12.04.

1937: First Jet Engine Tested – The Fruit of Persistent Hard Work of a Young Genius

1937: First Jet Engine Tested – The Fruit of Persistent Hard Work of a Young Genius
Photo Credit To http://www.midlandairmuseum.co.uk/images/whittle-2.jpg

The company Power Jets Ltd. successfully tested the engine called W.U. (Whittle Unit). Frank Whittle, the inventor of the engine, was 29 years old at the time and studied at Cambridge.

This day in 1937 marked the first successful testing of the jet engine, a new type of propulsion machine which proved to be revolutionary for the operation of the aircraft. The test took place in UK, and led by Frank Whittle, the British pilots, engineers and officers of the British Royal Air Force (RAF).

Frank Whittle was a young man of incredible energy and persistence, a kind of a genius. He had decided to become a pilot and a member of RAF when he was 15 years old. They took him in only as a mechanic’s apprentice because of his short stature. However, he became a pilot and also an officer. His extremely daring aerobatic maneuvers were known, and they provoked frustration of his superiors. Frank wanted to develop faster aircraft engines, but the British government didn`t want to invest money in them. Consequently, Frank found investors who provided some funding for the project of a jet engine. The company Power Jets Ltd. was established, and Whittle became its engineer and consultant. He was 28 years old and studied at Cambridge. He was also an officer of the Air Force (RAF).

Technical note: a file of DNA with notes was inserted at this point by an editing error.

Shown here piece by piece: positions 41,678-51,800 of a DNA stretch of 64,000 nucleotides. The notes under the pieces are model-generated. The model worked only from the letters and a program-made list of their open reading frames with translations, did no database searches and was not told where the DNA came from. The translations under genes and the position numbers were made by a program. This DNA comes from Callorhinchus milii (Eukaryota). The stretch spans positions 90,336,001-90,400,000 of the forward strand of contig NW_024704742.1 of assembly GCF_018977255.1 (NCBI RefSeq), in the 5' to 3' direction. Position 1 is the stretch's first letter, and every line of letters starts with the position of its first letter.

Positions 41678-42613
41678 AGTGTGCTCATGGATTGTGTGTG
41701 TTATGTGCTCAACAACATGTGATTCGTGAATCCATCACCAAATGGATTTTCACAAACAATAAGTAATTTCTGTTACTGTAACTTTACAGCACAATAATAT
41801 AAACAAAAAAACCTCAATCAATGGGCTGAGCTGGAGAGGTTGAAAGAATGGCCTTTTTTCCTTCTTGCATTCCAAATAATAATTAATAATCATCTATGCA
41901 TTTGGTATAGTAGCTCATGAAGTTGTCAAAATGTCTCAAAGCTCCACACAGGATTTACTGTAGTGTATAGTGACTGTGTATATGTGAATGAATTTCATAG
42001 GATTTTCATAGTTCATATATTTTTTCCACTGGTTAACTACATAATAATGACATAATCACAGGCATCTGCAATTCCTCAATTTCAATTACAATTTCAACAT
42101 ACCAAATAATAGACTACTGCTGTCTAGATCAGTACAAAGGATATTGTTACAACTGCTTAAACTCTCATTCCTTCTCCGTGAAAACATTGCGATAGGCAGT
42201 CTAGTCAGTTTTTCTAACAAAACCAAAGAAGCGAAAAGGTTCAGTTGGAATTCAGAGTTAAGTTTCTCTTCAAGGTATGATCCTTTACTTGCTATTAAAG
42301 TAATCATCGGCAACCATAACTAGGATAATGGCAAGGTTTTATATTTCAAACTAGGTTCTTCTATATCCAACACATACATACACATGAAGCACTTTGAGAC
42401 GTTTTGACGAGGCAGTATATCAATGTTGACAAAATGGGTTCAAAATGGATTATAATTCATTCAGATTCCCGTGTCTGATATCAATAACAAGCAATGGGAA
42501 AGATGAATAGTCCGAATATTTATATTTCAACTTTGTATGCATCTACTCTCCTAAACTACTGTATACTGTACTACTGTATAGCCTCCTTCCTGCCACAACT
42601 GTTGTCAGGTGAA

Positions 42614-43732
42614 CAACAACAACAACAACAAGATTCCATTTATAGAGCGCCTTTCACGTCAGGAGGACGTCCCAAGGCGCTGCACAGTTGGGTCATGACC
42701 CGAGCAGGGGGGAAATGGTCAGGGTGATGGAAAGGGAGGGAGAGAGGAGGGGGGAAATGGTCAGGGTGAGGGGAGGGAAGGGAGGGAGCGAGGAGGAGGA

The engine called W.U. (Whittle Unit) was successfully tested in company Power Jets Ltd. on this day in 1937. Frank Whittle was 29 years old at the time. Despite the funding problems, Whittle continued to work on the project. It is possible that his health deteriorated because of his hard work. When his efforts were recognized, he received a title of knighthood (Sir Frank Whittle), and reached the rank of an air commodore, as a RAF member. That rank corresponds to the rank of the Brigadier General in other states.

Facebook Comments

Related posts